I couldn't be more pleased with the results after cleaning upthe welds and giving it several coats of Rustoleum paint.




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Hack'n
Posted 2/23/2009 8:57 PM (#42198 - in reply to #42194)
Subject: RE: Ballast?



Posts: 4833
Location: Boise, Idaho
That's a rare find.
The local steel supply here wants $240. for a 12"x24" slab of 1" plate.
Ouch!!!!!!

Lonnie
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Concho
Posted 2/24/2009 1:58 PM (#42240 - in reply to #42198)
Subject: RE: Ballast?


Originally written by Hack'n on 2/23/2009 5:57 PM

That's a rare find.
The local steel supply here wants $240. for a 12"x24" slab of 1" plate.
Ouch!!!!!!

Lonnie


I used to estimate a lot of steel and we used $1.00 lb. for estimating
purposes. Fortunately for me, this piece was in his scrap pile and he
charged me $80.00 for the steel, $1.00 lb. and $20 for the welding and
angle. I couldn't thank him enough....

If you call a steel supplier prices are out of sight. Scrap yards and
scrap piles are the best source.

An easy calculator for steel plate:
http://www.chapelsteel.com/weight-steel-plate.html



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deftone
Posted 7/2/2009 10:25 AM (#45019 - in reply to #25872)
Subject: RE: Ballast?


i picked up a CB550 with a spirit eagle sidecar mounted to it...the owner said he was a little big for the old suspension and it leaned way to the left...i put new rear springs and shocks on the rear and it sits a lot straighter with me on it....i am new to the sidecar world but have road bikes for nearly 20 years....it is a different animal but i am liking it so far....my questions are

1.when my wife or daughter are in the car it corners and rides good but the steering is a bit wobbly at low speeds, is that normal?

2.my wife and i together are about #300 +gear(me #180)...my daughter is about #50 socking wet...if i were to put my self and my wife on the bike and my daughter in the car how much weight should i add or would it matter much? also would this be a safe ride? i'm not looking to go far just cruising around town and such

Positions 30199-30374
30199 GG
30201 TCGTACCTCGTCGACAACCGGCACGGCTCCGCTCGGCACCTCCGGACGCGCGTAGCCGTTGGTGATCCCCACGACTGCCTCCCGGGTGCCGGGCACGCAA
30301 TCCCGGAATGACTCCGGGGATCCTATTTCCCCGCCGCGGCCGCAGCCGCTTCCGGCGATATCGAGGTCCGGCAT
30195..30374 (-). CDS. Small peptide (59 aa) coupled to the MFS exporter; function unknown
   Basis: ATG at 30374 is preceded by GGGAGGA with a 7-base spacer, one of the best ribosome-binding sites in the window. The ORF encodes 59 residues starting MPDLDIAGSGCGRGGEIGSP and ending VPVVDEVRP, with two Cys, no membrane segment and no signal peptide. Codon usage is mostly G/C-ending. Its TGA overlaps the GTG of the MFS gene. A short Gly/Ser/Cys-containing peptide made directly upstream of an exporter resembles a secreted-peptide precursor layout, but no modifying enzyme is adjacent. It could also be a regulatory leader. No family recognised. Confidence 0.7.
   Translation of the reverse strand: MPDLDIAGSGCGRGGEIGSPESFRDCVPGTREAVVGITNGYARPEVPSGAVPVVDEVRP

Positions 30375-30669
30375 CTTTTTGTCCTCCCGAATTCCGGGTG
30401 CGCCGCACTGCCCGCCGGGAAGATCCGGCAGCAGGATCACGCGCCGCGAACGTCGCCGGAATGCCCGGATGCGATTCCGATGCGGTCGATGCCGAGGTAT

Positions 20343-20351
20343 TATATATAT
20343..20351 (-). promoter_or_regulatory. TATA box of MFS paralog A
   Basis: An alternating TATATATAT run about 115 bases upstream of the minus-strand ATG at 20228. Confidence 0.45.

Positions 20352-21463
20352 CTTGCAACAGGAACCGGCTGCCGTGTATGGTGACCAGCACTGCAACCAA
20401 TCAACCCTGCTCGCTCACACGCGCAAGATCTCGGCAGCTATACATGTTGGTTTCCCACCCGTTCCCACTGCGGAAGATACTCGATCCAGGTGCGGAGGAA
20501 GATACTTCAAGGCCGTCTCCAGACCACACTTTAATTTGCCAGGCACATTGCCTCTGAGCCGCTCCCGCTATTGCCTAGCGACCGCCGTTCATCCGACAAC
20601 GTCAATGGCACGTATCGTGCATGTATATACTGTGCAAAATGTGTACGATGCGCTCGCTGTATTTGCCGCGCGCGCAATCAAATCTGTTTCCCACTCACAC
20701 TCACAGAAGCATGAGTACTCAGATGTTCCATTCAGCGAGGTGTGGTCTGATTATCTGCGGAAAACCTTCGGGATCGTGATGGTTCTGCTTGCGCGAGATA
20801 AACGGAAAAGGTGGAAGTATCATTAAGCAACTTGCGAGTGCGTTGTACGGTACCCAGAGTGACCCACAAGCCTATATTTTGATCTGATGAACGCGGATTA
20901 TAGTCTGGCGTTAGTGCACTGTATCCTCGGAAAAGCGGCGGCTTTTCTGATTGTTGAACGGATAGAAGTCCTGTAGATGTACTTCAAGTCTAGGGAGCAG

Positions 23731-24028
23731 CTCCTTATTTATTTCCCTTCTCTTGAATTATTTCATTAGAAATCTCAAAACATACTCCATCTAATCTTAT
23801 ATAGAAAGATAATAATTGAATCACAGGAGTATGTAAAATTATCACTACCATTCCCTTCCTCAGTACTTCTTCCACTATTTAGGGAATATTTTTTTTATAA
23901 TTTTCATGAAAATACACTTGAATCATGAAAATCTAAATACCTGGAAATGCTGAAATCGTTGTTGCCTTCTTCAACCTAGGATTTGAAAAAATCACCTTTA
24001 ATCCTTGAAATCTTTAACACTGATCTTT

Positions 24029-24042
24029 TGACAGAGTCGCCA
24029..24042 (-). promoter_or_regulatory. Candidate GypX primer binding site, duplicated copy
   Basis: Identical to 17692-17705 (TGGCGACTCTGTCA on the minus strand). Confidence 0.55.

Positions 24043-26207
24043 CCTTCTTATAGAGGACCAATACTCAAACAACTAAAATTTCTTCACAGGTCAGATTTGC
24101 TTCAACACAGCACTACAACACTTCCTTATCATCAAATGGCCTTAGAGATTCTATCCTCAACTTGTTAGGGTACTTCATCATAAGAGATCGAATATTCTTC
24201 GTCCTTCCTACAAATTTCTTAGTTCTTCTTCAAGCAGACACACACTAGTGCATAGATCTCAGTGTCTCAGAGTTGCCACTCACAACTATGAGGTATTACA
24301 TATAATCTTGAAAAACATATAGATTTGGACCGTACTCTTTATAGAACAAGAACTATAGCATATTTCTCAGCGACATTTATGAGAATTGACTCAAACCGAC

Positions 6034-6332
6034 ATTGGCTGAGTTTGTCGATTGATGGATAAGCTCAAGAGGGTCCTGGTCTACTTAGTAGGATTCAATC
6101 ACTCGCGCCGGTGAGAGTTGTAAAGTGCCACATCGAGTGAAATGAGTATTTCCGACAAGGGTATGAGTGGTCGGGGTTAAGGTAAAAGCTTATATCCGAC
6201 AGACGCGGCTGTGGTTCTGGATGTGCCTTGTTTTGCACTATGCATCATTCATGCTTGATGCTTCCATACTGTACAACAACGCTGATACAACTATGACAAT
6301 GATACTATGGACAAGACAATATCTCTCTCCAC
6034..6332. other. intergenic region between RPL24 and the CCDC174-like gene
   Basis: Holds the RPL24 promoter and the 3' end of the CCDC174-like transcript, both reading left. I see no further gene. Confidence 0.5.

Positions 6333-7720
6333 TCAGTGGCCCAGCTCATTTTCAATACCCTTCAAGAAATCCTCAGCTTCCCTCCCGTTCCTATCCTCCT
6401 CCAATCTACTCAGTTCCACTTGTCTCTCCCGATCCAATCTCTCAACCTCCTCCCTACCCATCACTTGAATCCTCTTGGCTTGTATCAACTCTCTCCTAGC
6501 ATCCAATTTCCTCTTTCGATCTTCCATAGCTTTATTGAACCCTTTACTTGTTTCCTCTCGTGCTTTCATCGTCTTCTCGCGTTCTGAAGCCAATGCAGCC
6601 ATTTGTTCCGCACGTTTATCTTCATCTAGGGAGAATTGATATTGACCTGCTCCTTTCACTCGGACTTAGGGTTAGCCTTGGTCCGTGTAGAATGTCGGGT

thanks
Tony
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Hack'n
Posted 7/3/2009 8:38 PM (#45038 - in reply to #45019)
Subject: RE: Ballast?



Posts: 4833
Location: Boise, Idaho
Keep the bride in the car. For safety's sake the heaviest passenger should be in the sidecar.
For driving with an empty sidecar try dropping a 60# sand tube behind the seat and see how it rides.
With the long trail of the CB hondas some low speed nose wiggling is normal without a damper.

Lonnie
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hal77079
Posted 9/19/2009 1:58 PM (#46357 - in reply to #25872)
Subject: Re: Ballast?


I tried to utilize my then 127 pound Pyr -X as ballast in my Watsonian GP. Got her snuggled down real good and even put up the convertible top as it looked like possible inclement weather. All went well until I climbed onboard and engaged the starter. As soon the engine caught she went straight out through the canvas top. Maybe she did not like the three into one running out on her side through open pipe. Never felt the need for ballast. However, my weight challanged friend in Canada who weighed close to 400 pounds did fill the entire wraparound frame on his english Hedingham with lead shot to keep the sidecar in balance with him and his 1800 GW. The one third rule is just that. A basic guide for most situations. But then, one must temper that with the real world - like WHO will be riding, and WHERE and how BIG will each person be. Certainly, one would not hook up a light 150 pound sidecar to a 750 pound tug. Nor would one hook up a 300 pound Watsonian four seater to a 275 pound 150 cc stepthrough. Let commonsense prevail. But human beings being what they are will commit both extremes - we have seen them at the rallies. I used to be asked to try out sidecar rigs. If they would not pass the stand on one side, swing body out while lifting on the handle bar test there was no way I would try out. The rig might have been safe enough for the driver who brought it to the rally but it was unsafe for me! Always put big moma in the sidecar and little Joe on the pillion.

Hal Kendall
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WinginCamera
Posted 9/22/2009 1:14 PM (#46439 - in reply to #25872)
Subject: Re: Ballast?



Posts: 205
Location: Spanaway, Wa.
For my GL1800/Escort rig I when empty I carry two collapsible five gallon plastic water containers, which is about 80 lbs total. If I pick up a passenger it is easy to dump the water is easy to dump. I just seat belt the containers into the sidecar so they can't move around.
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cat0020
Posted 12/7/2009 1:02 PM (#47967 - in reply to #25872)
Subject: Re: Ballast?


I use two car batteries on the seat of my sidecar, approx. 80 lb.

Edited by cat0020 12/7/2009 1:07 PM




(4.jpg)



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Snapgadget
Posted 5/13/2010 2:13 PM (#51266 - in reply to #36564)
Subject: RE: Ballast?


I'm going to give this subject a little bump...where do I get the shot several have spoke about?
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Hack'n
Posted 5/13/2010 4:06 PM (#51268 - in reply to #51266)
Subject: RE: Ballast?



Posts: 4833
Location: Boise, Idaho
Gunshops and reloader suppliers have it. Since lead shot has been banned for most purposes it may be on a back shelf in 25# bags.